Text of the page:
Swimming pools can make rental properties especially alluring to tenants. However, pools also require a great deal of maintenance and if not taken care of properly, they can cause some major liability issues.
There are a number of problems that can occur on a property regarding swimming pools. Landlords are responsible for maintaining pools and ensuring that they are safe.
Swimming pools are exceptionally dangerous for small children. According to a 2013 report from the Consumer Product Safety Commission, 390 children drown in swimming pools or spas every year. The Center for Disease Control cites drowning as the number one cause of death for children between the ages of 1 and 4.
Lots of communities require that swimming pools be enclosed by child-proof fencing and secured with a locking gate. Taking these preventative measures will not only protect children from potential accidents but also keep unauthorized guests or trespassers from using the pool. Keep in mind that even a trespasser can sue a landlord if they are involved in an accident.
Pool water that is not being filtered or cleaned properly can regularly raise significant health concerns. Low chlorine levels can make swimming pool water turn green and murky. Algae and other small organisms will begin to take over and coat the indentation of the swimming pool. If this occurs, the pool must be drained and refilled to avoid dangerous bacteria causing illness. This can be a serious liability issue if one of your tenants gets sick. It is imperative to frequently clean swimming pools and ensure they are being filtered correctly.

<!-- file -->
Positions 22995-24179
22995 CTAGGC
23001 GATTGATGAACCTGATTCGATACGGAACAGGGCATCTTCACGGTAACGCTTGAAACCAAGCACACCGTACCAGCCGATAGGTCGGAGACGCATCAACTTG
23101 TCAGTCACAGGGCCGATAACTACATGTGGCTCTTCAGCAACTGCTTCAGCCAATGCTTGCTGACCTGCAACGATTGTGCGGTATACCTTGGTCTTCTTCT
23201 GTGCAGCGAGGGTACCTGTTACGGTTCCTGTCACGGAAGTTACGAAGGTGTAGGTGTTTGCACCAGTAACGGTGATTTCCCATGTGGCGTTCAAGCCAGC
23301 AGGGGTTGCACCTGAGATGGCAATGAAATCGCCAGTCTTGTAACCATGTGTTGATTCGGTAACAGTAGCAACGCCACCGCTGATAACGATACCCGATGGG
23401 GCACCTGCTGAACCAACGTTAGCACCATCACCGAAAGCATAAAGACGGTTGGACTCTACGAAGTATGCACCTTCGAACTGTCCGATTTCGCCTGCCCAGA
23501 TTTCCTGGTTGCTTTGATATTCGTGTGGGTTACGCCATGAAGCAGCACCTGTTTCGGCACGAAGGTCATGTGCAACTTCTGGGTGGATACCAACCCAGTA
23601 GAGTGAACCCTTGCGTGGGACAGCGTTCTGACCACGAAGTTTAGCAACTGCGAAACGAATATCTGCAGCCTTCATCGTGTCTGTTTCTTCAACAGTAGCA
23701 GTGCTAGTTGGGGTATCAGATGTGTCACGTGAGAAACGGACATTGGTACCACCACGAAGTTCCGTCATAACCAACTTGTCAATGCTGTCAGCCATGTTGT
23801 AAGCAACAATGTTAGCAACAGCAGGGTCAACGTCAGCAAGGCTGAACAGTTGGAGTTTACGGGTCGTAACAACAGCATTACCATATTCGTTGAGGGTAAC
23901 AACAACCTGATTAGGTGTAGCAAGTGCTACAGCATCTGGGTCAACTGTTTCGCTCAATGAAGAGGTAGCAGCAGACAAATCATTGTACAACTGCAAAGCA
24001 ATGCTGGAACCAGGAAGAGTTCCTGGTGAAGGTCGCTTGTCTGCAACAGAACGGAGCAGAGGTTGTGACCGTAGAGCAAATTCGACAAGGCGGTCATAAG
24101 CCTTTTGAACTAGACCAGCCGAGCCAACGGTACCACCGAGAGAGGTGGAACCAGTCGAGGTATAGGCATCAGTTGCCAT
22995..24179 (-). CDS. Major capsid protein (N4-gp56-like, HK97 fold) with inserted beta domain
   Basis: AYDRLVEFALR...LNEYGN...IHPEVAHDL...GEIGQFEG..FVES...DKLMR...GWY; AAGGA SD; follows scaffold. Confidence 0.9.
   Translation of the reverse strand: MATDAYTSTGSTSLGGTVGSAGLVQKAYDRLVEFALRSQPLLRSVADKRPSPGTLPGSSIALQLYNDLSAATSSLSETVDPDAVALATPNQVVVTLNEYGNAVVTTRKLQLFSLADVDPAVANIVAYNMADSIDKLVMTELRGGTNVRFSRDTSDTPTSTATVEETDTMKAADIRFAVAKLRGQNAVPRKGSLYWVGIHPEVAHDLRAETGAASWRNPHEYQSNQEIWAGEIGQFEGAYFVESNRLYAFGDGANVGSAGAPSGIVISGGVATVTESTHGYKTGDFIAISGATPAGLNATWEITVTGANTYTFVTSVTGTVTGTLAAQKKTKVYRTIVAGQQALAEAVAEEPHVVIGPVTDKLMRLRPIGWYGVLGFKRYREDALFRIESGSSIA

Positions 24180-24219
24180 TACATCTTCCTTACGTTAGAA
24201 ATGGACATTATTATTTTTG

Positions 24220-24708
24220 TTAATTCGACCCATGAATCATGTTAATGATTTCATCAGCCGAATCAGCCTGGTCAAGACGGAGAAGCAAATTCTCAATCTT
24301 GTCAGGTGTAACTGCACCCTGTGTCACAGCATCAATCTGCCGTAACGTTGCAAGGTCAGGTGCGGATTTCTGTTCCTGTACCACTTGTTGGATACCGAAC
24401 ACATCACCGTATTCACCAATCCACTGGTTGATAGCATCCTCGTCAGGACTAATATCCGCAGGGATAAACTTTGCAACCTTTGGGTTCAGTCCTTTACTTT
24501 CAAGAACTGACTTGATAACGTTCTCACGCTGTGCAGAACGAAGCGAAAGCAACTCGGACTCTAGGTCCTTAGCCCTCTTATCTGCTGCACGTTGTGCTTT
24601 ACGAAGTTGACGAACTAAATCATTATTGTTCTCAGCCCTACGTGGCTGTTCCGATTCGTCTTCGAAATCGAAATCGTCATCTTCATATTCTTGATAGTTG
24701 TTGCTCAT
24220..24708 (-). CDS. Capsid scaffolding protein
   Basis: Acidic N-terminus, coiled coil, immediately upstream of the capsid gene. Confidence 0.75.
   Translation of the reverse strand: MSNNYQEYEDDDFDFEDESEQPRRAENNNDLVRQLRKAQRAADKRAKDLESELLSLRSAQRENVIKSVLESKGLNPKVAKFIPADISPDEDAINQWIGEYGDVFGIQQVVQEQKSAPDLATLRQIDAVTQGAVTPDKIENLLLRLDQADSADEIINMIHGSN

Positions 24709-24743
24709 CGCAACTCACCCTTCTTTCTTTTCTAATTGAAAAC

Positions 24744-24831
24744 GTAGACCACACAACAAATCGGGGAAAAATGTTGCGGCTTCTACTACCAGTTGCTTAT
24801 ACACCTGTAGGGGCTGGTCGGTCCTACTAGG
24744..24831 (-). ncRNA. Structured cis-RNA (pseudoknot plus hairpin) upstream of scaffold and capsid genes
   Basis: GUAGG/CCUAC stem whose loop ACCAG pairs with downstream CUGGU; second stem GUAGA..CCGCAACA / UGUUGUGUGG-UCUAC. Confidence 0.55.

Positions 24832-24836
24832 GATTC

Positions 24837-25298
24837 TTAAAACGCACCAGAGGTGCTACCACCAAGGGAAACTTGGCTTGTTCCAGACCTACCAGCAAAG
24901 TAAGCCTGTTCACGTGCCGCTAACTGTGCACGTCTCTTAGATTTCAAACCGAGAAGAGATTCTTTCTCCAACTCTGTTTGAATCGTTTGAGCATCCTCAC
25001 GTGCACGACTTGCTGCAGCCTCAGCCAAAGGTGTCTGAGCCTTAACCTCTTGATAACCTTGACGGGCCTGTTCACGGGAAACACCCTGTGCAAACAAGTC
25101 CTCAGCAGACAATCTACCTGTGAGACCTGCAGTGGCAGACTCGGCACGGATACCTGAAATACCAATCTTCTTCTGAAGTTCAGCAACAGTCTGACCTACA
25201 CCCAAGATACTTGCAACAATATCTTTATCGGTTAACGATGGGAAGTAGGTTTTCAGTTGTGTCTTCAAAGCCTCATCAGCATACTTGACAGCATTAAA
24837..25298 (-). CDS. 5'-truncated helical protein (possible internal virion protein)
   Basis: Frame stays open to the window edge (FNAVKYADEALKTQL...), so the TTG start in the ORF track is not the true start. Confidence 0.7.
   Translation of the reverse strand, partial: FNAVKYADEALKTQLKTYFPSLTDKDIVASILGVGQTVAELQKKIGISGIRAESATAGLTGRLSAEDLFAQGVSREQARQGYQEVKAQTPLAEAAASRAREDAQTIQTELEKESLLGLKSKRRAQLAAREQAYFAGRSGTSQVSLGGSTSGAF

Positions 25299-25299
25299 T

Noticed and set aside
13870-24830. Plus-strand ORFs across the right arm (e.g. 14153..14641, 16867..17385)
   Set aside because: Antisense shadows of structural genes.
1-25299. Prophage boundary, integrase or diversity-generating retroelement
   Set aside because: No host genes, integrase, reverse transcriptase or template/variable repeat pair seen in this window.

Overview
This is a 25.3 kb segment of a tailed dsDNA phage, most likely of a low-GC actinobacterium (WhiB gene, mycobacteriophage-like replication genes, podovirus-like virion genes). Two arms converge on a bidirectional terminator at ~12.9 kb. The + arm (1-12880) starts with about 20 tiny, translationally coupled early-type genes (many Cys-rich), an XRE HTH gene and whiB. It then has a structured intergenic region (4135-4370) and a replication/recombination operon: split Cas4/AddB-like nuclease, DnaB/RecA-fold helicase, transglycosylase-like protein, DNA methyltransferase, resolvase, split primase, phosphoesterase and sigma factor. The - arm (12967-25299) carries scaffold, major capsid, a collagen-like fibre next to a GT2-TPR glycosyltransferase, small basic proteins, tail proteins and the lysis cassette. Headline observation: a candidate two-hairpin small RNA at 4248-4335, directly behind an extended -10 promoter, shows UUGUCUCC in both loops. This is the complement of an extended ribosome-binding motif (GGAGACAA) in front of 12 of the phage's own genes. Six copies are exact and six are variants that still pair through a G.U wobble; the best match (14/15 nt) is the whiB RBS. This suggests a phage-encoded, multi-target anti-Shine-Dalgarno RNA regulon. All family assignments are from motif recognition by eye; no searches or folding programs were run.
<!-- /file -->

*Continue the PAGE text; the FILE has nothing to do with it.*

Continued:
Dirty, green, gross pools are not appealing at all. If you’re trying to market your property to potential tenants, this will be a huge turn-off. Tenants will likely complain about the sight of the pool and your failure to maintain it may get you into trouble. No one will want to use or be near a filthy, bacteria-infested swimming pool.
Pool Maintenance Responsibilities
Maintaining a swimming pool entails a variety of essential tasks.
Weekly tasks include:
- Removing debris like leaves, twigs, and other objects from the surface of the water.
- Maintaining chlorine levels or salt levels.
- Checking the status of water levels.
- Ensuring the filter pressure is normal and backwashing if necessary.
Monthly tasks include:
- Testing the calcium content, pH balance, dissolved solids, and alkalinity of the pool water. It’s important to add the correct amount of chemicals as needed.
- Cleaning the pool filter.
- Checking the motor and pump.
If your pool is on a multifamily property, like an apartment complex, you should have a sign installed with special pool rules.
- Shower before entering the pool.
- No food, drink or glass in the pool or on the pool deck.
- No animals in the pool or on the pool deck.
- Pool capacity: _____ persons
- Pool hours : ________ – ________
- No running.
- No diving or jumping.
- No children under ______ years of age without a parent.
- No diapers allowed in the pool.
- Use the pool at your own risk.
In addition, the pool’s electric system requires special equipment and expertise. If neither you nor the tenant is familiar with the system, it’s probably a good idea to hire an expert. Hiring a pool maintenance crew to perform all the necessary tasks will ensure that everything is taken care of at all times. You can require your tenants to hire the company and be responsible for maintenance if you wish, as long as you include the details in your lease agreement.
Swimming Pool Addendum
If your property has a swimming pool, then you should include a designated addendum in your lease. This will protect you from liability issues or tenant disputes in the future. Make sure to specify any rules or disclaimers for hot tubs as well. Here is an example of a Swimming Pool/Hot Tub Addendum for a rental agreement.